Monday, August 06, 2007

You Don't Love Me Yet

Jonathan Lethem, 2006

Two things:

  1. OK, here's how it goes. Fiction itself is probably 10,000 years old, since the first story embellishment took place around a hunting campfire. Written verse is half that old, and the novel is only a couple of hundred years old and may or may not itself be dying out (pity the poor best-selling poets of yore). Music follows a somewhat parallel history, with written music being even younger than written fiction, the "group" being hundreds of years old, and the rock group only fifty or sixty years old (although you could make a case the "combo" is older yet.) There hasn't been a huge amount of time to digest the two forms and see what can be done with them in the salad dressing bottle of art (although each may be more fleeting than we suspect, so time's a wastin'). So if you ask me a question about whether you should dance about architecture, I say, go ahead, just because it appears to be an impossible task doesn't mean it can't be done. And thus we come to the question of writers trying to capture the rock group on paper, which without the benefit of audio would seem to require some extremely special gifts. (One notes parenthetically that the number of really good movies about rock groups (real or fictive), which have the benefit of being able to provide audiated audio instead of merely imagined audio, is an extremely small number.) The writer being afflicted as she or he is by attention to language, in such a work the lyrics of songs immediately begin to take an importance outsized with their actual importance in the viscera of a rock band. The factorialized relationships possible with a nice little four- or five-person group certainly make for a tantalizing challenge for the novelist, and one would hope that this multi-faceted aspect of the life of a group -- a hydra of a social construct well beyond the merely binary complexities (even if serially) of, say, a romance -- would eventually attract some kind of interesting narrative approach. There's basically one point of view and one hero in this particular book (Lucinda), and along with the aforementioned handicap concerning lyrics, I am going to have to say nice try, but no cigar. As I said earlier, dancing about architecture isn't necessarily a bad thing, anyway. I'm still waiting; maybe something I should take a stab at so I can fall on my own sword (having done so with an axe back in the days of my own apprenticeship.)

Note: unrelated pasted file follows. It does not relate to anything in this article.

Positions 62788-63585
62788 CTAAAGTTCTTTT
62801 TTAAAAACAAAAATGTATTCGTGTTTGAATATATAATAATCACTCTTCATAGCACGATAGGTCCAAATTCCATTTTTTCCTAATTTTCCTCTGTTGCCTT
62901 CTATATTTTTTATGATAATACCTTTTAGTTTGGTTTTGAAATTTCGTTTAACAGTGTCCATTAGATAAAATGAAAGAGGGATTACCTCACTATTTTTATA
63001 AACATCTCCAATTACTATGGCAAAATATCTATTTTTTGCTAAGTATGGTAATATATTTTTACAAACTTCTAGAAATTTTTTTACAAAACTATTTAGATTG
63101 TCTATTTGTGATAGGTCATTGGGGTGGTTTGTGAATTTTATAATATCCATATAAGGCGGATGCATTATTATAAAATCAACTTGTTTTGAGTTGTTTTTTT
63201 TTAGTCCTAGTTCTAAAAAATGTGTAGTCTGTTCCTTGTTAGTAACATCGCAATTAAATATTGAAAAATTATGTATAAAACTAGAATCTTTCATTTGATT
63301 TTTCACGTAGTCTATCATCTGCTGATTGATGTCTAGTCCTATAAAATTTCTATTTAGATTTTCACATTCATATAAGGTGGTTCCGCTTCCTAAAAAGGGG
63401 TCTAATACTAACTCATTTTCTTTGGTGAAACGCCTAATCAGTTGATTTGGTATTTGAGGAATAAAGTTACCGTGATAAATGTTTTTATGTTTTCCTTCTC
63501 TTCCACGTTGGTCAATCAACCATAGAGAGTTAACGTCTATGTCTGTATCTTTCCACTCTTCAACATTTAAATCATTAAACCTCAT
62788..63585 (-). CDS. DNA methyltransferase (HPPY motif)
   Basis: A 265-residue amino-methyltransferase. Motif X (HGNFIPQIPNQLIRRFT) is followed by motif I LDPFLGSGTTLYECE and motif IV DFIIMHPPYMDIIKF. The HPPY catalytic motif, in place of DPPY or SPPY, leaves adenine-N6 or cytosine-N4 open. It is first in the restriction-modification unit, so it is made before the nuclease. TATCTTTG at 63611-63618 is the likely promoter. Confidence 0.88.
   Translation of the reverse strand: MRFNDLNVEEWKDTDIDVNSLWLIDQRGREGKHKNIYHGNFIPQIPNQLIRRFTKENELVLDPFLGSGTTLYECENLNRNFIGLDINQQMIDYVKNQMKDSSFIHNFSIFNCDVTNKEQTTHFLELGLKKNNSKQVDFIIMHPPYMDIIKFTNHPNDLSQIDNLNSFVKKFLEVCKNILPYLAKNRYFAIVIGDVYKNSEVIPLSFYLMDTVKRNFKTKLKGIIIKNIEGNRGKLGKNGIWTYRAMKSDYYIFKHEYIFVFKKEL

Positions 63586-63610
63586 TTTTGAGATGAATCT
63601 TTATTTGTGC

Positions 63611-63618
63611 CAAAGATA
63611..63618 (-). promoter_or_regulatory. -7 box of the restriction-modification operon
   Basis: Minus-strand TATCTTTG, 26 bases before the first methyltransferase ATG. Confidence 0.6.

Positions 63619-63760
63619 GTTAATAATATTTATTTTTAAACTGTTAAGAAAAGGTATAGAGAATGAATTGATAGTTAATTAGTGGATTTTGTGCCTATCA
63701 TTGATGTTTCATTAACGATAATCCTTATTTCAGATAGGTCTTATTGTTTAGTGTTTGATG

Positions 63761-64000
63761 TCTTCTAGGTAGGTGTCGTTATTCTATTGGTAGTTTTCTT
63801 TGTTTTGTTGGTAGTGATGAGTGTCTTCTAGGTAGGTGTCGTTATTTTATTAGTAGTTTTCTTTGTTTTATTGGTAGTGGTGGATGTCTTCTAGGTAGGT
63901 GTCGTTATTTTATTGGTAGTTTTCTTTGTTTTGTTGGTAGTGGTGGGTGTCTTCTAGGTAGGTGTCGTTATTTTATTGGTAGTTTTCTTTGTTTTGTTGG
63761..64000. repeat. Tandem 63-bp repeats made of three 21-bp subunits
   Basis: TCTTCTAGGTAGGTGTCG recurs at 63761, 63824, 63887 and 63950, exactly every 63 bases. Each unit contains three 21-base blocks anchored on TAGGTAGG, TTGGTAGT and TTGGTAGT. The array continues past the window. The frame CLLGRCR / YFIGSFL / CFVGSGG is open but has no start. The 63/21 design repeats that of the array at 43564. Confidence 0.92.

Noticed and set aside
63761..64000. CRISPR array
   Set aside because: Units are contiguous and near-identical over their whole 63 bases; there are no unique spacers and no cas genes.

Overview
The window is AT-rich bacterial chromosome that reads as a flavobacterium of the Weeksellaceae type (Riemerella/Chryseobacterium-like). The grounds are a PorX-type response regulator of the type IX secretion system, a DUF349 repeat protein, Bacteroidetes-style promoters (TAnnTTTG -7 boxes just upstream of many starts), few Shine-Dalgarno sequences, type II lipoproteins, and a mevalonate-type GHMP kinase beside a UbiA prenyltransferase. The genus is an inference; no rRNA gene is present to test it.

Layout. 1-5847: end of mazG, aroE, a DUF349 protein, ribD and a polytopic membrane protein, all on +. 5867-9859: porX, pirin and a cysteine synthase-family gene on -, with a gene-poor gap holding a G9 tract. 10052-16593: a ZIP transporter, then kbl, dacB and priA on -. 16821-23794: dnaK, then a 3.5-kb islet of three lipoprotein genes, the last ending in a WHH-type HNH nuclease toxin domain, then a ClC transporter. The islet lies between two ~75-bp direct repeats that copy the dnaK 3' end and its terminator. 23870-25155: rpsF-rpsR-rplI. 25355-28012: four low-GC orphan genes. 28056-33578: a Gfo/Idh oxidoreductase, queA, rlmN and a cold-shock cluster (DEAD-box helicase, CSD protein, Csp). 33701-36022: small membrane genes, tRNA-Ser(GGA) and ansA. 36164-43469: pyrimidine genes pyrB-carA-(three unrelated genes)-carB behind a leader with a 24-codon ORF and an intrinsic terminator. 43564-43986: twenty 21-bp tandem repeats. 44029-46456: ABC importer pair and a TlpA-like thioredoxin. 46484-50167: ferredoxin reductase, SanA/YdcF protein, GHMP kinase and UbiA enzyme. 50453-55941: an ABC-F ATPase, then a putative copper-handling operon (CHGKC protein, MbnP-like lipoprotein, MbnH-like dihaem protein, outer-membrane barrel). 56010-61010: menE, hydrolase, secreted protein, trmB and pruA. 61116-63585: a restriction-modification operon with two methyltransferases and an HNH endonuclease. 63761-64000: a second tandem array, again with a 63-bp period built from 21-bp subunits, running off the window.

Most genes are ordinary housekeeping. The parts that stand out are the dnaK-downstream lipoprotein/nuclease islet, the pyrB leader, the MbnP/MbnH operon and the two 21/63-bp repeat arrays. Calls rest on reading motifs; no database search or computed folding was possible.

2. I thought the character of the kangaroo was uncharacteristically underdeveloped.